The Sisters Are Alright: Changing the Broken Narrative of Black Women in America, by Tamara Winfrey Harris. Berrett-Koehler Publishers, Inc., 2015. $16, 147 pages.
In The Sisters Are Alright: Changing the Broken Narrative of Black Women in America, Tamara Winfrey Harris sets out to recalibrate the way we talk about African American women in the United States. Weaving together personal recollection, cultural analysis, and interviews with African American women from diverse backgrounds and with a wide array of life experiences, The Sisters Are Alright makes a compelling case that the white mania for diagnosing the supposed ills of the black family—a fixation shared by liberals and conservatives—misses the point and dehumanizes black women. While Winfrey Harris could develop some of her ideas in greater detail, and while she might rely a little less on examples from popular culture, The Sisters Are Alright nevertheless succeeds at impressing upon its reader the richness and diversity of black women’s experiences, challenging readers to rethink some of our most deeply held assumptions about identity. A vital, necessary book, it adds an important note to the conversation the United States is having about race and gender.
In her preface, Winfrey Harris lays out her rationale for writing the book:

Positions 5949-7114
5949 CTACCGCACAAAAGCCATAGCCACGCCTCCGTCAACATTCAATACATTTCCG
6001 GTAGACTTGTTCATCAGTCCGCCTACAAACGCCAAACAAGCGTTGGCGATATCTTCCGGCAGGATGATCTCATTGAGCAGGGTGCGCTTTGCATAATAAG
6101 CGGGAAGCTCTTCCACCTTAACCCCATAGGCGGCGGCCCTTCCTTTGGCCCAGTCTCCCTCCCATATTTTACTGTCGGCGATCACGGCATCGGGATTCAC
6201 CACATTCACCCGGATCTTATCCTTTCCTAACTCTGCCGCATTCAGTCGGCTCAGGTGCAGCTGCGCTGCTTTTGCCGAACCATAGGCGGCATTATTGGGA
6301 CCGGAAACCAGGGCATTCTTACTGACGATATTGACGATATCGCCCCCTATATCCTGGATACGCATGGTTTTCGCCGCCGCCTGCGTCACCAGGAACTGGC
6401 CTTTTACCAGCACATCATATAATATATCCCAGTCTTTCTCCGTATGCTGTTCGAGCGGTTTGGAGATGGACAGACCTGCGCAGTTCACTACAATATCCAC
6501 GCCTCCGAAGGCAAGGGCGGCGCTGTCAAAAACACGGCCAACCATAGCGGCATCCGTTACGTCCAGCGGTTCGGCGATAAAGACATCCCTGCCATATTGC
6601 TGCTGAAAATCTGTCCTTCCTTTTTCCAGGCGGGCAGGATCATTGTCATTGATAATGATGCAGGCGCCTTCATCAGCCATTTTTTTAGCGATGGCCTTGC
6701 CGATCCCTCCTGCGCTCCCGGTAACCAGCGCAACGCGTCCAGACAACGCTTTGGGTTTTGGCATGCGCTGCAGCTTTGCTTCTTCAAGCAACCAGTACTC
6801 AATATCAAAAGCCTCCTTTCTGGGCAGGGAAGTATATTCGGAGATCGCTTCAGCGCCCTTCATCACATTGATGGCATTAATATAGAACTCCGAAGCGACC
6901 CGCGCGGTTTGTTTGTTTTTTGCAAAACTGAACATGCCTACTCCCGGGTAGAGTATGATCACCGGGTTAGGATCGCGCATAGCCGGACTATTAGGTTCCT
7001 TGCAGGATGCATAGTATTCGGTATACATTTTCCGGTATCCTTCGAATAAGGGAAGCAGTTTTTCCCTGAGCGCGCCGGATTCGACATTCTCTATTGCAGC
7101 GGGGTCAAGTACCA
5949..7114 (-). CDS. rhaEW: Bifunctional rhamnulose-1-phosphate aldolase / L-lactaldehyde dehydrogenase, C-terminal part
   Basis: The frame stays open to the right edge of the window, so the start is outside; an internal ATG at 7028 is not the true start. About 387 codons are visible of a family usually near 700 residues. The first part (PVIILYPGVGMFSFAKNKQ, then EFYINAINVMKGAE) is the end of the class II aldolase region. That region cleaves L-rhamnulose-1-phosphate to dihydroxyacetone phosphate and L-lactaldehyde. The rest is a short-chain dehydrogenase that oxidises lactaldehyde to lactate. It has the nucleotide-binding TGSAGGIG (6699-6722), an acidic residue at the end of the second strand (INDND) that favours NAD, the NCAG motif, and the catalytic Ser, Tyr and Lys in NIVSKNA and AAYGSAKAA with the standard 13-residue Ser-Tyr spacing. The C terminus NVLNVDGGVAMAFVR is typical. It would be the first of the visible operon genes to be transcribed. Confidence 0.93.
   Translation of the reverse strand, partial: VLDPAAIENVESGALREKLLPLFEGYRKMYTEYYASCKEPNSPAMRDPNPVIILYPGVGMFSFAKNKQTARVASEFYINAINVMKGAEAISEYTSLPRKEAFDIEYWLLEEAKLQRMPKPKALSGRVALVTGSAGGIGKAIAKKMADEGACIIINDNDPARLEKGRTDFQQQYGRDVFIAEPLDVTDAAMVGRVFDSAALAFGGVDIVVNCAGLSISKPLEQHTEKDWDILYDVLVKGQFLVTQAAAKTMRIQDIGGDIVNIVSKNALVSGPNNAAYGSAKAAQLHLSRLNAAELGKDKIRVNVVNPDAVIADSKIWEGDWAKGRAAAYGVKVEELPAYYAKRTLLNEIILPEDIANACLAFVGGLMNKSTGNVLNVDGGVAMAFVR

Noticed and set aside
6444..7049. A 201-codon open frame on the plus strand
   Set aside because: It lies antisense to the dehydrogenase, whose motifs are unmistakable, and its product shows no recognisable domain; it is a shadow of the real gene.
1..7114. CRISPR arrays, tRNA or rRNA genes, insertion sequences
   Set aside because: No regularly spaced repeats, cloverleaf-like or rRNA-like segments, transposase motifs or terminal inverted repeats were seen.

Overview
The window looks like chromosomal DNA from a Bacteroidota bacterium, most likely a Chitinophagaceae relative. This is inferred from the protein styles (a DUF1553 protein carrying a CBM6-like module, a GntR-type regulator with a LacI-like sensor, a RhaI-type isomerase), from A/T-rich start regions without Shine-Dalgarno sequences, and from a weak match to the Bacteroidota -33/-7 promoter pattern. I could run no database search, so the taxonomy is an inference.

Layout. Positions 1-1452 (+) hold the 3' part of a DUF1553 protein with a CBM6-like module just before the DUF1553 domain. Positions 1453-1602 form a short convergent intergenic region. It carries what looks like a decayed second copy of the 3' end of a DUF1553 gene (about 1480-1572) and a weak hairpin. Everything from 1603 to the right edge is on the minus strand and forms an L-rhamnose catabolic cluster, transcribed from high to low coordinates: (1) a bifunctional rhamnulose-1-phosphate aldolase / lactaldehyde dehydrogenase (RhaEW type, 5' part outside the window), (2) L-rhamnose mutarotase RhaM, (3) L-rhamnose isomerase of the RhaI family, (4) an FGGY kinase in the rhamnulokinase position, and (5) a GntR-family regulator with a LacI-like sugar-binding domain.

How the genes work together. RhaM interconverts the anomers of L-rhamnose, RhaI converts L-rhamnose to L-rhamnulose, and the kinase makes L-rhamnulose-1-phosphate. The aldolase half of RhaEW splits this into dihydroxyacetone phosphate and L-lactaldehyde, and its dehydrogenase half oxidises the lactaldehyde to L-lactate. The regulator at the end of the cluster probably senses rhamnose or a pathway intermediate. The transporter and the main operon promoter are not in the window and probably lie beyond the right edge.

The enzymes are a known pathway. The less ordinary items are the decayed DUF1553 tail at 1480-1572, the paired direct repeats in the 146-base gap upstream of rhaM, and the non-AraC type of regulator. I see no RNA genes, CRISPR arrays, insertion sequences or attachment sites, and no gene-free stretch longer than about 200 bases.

My idea for a book was born out of the demeaning and tiresome nattering about the “black marriage crisis”—a panic that seemed to reach a peak a few years ago with endless magazine articles, TV specials, and books devoted to what black women might be doing wrong to so often remain unchosen. In researching that issue, I realized that the shaming directed at single black women is part of something much, much bigger—a broader belief in our inherent wrongness that we don’t deserve.
Winfrey Harris spends the rest of the book connecting the so-called “black marriage crisis” to the historical stereotypes that have been applied to African American women: from caricatures of slave women as either beasts of burden or lascivious jezebels, to caricatures of black mammies that existed before and after Emancipation, to modern stereotypes of the “angry black woman,” the “welfare queen,” or (again) the black jezebel. The critique demonstrates how black women have consistently been pathologized—and silenced—throughout American history. Of her interview subjects Winfrey Harris writes, “These women cannot represent all black women. But that is also the point. Black women’s lives are diverse. The diminishing mainstream portrait of black womanhood cannot contain its multitudes.” The book challenges its reader to rethink what might have shaped his or her understanding of what it means to be a black woman in America.